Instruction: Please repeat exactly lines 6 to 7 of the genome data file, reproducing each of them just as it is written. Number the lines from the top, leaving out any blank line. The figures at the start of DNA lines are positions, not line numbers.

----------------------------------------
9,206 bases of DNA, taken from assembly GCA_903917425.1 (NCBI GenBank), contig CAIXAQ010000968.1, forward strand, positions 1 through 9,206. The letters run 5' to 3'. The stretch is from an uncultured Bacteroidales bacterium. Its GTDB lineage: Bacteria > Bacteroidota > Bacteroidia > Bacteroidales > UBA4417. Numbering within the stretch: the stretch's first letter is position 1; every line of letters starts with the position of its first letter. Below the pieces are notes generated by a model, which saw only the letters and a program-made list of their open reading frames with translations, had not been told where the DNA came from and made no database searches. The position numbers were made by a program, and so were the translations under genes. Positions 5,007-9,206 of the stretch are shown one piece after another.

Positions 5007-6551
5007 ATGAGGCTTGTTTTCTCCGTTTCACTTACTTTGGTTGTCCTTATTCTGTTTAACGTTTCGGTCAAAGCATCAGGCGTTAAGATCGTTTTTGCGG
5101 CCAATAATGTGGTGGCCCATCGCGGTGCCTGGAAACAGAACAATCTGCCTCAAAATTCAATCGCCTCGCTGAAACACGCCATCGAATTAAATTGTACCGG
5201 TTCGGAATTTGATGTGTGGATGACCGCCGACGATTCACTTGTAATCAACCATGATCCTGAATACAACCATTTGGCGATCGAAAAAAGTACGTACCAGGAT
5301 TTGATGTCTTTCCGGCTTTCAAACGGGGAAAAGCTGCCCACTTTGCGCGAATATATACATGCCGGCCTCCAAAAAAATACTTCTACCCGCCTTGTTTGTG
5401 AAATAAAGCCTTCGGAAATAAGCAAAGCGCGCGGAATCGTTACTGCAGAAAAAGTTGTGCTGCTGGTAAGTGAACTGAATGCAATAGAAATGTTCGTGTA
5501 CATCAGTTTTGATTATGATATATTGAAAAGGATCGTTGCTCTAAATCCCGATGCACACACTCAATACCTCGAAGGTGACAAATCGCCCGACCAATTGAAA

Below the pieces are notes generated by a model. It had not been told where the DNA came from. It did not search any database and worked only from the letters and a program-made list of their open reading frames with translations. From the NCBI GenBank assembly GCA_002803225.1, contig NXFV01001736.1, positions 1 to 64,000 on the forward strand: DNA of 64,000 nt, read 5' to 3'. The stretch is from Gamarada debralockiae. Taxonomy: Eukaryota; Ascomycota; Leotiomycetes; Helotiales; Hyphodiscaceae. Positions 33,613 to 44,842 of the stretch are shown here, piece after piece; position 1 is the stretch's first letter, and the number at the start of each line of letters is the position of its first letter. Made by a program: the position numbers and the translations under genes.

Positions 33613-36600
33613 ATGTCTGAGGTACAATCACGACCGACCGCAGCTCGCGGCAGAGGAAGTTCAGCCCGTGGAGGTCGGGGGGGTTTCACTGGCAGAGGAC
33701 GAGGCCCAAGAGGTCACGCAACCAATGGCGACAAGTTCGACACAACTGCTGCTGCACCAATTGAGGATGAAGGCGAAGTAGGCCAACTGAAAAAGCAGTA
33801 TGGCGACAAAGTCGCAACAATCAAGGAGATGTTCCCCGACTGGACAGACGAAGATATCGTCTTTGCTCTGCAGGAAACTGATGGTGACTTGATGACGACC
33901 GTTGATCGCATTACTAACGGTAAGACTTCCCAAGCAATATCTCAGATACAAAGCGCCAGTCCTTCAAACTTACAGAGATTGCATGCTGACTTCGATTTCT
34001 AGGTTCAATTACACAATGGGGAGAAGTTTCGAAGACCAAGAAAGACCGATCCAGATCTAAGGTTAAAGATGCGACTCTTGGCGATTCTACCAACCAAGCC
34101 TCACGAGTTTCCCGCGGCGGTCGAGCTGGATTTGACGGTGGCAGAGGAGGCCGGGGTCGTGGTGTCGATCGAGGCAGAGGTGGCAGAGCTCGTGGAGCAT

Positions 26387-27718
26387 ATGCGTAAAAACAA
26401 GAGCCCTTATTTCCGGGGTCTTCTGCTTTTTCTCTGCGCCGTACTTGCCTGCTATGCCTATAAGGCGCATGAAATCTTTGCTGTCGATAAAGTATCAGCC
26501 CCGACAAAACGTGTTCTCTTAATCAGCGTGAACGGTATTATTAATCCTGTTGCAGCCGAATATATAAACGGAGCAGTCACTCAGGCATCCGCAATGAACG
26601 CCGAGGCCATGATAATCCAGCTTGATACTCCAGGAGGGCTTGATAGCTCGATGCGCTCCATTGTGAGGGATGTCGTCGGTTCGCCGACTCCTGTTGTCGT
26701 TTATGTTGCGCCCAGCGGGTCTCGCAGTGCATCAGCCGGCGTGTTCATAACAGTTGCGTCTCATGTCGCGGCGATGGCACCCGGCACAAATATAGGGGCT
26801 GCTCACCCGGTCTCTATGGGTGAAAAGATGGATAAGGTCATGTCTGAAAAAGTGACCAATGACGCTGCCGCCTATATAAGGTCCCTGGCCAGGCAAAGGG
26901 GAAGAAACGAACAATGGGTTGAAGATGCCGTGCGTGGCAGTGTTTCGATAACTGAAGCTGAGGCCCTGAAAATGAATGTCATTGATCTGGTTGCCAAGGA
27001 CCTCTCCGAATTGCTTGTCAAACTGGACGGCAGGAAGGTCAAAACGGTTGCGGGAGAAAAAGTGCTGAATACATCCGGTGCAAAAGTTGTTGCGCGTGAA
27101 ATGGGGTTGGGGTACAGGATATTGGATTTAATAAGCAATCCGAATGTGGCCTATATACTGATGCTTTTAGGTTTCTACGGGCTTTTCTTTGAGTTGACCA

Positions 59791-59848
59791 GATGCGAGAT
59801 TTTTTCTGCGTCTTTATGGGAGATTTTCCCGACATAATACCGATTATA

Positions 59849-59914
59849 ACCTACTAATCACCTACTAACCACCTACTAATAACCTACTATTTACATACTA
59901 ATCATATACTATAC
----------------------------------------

5301 TTGATGTCTTTCCGGCTTTCAAACGGGGAAAAGCTGCCCACTTTGCGCGAATATATACATGCCGGCCTCCAAAAAAATACTTCTACCCGCCTTGTTTGTG
5401 AAATAAAGCCTTCGGAAATAAGCAAAGCGCGCGGAATCGTTACTGCAGAAAAAGTTGTGCTGCTGGTAAGTGAACTGAATGCAATAGAAATGTTCGTGTA